All of these are important, but the data model is the foundation:

You can refactor source code anytime, going from unclean to clean and back. You can even throw your UI and all of your code away, and replace your entire technology stack.

The only thing that will live on is the data you migrate into the new system – and most faults in your data model are impossible or impractical to fix. (Believe me; I made many wrong choices as a developer, and my data modeling mistakes had much more long-term impact than my bad coding.)

Data is forever:

Data you did not capture because there was no place for it in your data model will be lost forever.

Data with different semantics (like a photo’s “date taken” vs “date imported”) that you had to squeeze into the same column because your data model did not let you differentiate will be indistinguishable forever.

Data with different data types (is it plain text or HTML?) or encoding (UTF-8 or not?) that went into your database without any hint because there was no attribute for it in your data model (and no normalization step) will be messed up (and potentially insecure) forever.

First, get your data model right.

Sun, 17 Feb 2019 20:18:00 +0000

Playing with the Camunda workflow engine (and PHP)

A generic workflow engine, configured via a graphical diagram editor on top of an XML syntax – that’s what I tried and failed to develop more than 15 years ago. I did help build three generations of a simple “workflow” component integrated in our DAM product to drive asset ingestion and export, kept reading (see The State of Workflow and Decoupling Application Logic) and writing (Workflow awareness of DAM systems) about workflows – and hoping that one day, a powerful and beautiful workflow management system would make my work easier.

That’s why I was thrilled to discover Camunda, a workflow engine with an open source, free community edition. It is standards-based, written in Java, and comes with a Web UI, REST API and graphical process diagram modeler. Here’s a screenshot of Camunda Modeler:

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Sat, 01 Sep 2018 22:55:00 +0000

What to put on a DAM Admin dashboard

Imagine you introduce a shiny new Digital Asset Management (DAM) system in your company which can feed all kinds of metrics into the brightly-colored Grafana dashboard hanging on your wall.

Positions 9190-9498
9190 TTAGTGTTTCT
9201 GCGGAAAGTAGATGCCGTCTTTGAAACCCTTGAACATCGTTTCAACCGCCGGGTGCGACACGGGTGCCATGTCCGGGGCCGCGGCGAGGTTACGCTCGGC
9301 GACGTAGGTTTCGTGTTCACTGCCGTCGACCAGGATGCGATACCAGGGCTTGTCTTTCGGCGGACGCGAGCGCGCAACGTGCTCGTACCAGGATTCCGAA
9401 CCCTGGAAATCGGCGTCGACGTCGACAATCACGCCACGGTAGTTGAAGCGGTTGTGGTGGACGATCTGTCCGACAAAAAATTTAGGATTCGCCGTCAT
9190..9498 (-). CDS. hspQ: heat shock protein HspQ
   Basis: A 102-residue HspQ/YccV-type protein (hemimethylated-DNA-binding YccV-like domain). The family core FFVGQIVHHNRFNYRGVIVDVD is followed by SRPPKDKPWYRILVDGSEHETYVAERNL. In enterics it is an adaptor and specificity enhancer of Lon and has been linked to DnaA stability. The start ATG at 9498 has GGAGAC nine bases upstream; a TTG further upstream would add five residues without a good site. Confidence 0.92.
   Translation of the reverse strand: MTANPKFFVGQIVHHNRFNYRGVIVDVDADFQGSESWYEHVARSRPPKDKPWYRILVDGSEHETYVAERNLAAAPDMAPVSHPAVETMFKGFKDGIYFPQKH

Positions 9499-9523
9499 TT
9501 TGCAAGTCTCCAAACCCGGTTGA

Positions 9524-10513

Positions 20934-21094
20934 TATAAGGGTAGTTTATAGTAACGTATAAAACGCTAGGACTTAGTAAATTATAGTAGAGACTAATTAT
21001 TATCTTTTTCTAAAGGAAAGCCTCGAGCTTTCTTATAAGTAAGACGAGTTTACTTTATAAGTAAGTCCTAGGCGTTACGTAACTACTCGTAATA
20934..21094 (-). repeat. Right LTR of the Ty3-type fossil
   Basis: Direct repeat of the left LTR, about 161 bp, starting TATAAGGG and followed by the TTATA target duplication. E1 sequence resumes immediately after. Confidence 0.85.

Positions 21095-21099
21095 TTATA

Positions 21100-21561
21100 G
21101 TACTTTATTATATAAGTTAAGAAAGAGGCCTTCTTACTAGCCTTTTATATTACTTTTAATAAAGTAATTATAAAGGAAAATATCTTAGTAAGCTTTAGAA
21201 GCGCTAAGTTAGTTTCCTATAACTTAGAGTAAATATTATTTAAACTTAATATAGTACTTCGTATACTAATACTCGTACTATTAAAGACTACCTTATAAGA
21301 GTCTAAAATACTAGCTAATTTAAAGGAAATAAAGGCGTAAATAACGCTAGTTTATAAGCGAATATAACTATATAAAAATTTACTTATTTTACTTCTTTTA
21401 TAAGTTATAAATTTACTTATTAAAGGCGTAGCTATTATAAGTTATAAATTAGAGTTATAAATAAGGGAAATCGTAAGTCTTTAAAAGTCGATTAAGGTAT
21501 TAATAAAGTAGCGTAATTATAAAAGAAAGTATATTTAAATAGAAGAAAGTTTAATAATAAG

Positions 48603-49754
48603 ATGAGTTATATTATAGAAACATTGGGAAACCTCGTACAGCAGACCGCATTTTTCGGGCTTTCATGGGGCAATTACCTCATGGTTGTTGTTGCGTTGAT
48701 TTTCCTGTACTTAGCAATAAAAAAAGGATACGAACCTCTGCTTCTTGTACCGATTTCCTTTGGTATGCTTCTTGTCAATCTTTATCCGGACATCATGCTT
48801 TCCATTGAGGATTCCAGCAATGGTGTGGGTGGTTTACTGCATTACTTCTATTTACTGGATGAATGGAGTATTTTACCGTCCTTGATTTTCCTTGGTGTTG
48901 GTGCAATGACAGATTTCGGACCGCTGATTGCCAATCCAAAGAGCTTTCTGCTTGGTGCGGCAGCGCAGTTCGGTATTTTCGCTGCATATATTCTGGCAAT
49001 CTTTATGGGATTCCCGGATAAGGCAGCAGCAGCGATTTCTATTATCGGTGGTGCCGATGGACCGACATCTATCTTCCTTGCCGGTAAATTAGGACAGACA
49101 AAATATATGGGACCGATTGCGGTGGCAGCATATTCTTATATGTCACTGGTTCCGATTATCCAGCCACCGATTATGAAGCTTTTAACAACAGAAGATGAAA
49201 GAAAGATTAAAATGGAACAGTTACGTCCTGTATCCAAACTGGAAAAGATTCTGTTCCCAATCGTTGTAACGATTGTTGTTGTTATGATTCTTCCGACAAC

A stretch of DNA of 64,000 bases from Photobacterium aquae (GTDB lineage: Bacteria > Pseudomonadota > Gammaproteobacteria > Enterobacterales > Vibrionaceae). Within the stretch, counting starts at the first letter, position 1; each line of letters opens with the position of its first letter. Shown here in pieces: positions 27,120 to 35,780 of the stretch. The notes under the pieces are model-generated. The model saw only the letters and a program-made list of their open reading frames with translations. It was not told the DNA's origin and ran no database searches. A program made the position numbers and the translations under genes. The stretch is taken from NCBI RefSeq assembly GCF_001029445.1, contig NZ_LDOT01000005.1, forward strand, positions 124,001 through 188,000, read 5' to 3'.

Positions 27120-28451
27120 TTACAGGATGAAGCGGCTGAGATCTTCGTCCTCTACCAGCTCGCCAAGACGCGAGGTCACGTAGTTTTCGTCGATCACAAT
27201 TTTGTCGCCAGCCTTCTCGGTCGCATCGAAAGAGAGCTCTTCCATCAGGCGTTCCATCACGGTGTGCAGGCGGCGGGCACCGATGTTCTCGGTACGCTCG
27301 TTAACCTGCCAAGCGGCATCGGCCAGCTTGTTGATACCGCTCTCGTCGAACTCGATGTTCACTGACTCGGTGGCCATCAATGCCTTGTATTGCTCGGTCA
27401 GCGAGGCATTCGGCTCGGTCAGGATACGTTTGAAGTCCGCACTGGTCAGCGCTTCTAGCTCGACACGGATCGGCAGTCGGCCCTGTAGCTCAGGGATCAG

What would you track on that dashboard to help you manage, grow and troubleshoot your DAM system? Off of the top of my head, these metrics could be important:

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Thu, 14 Jun 2018 13:34:00 +0000

The “X” in JSON stands for Extensibility

While I do use JSON, I still think XML is superior for some important use cases (long-lived data that may be exchanged with other systems). So here’s a quick “rant” – prompted by Dan Brickley’s response to Bob DuCharme’s Reification is a red herring – aimed at those (younger?) folks “dissing” XML :)

Over time, requirements and technology inevitably change. Extensibility (the “X” in XML) is the property that helps us adapt and keep pace, letting us evolve technology from simple to advanced without having to throw away and reimplement existing functionality. Here’s two reasons why XML is better at it than JSON:

From one to many

Cardinality (whether data has one or multiple values) is a common problem in data modeling: In a relational database, you need to change the schema (creating an additional table) to turn a single-valued into a multi-valued field. Programming languages distinguish between scalar values and arrays or collections.

Not so in XML; I can move effortlessly (on the producer side, at least) from single…

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Thu, 31 May 2018 12:22:00 +0000

Digital Asset Management Reading List Feb./Mar. 2018

This time, I cover two months at once: Here’s the Digital Asset Management (DAM) articles from February and March 2018 which I recommend reading. I picked them from the constant stream of blog posts you can see float by on Planet DAM. For more curated DAM links, see the weekly Digital Asset Management.com Links and Tracy Wolfe’s 10 things on the 10th.

I’m happy to see people write and talk about my pet topic, DAM interoperability. On DAM News, Ralph Windsor publishes The Politics Of Implementing Digital Asset Supply Chains: Parking The Enterprise Service Bus. Emily Kolvitz and Brian Kavanaugh present DAM Integrations 101 (video, 30 minutes). Matthew Patulski announces the “Advancing Findability” DAM NY conference session hosted by the W3C DAM schema.org community group.

More thoughts on the future of DAM come from Ramon Forster – Dropbox Is More Than a DAM – and from Dave Jones: What is a Content Services Platform? Jarrod Gingras hosts a webinar on the 8 DAM trends to watch in 2018.

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Wed, 11 Apr 2018 20:34:00 +0000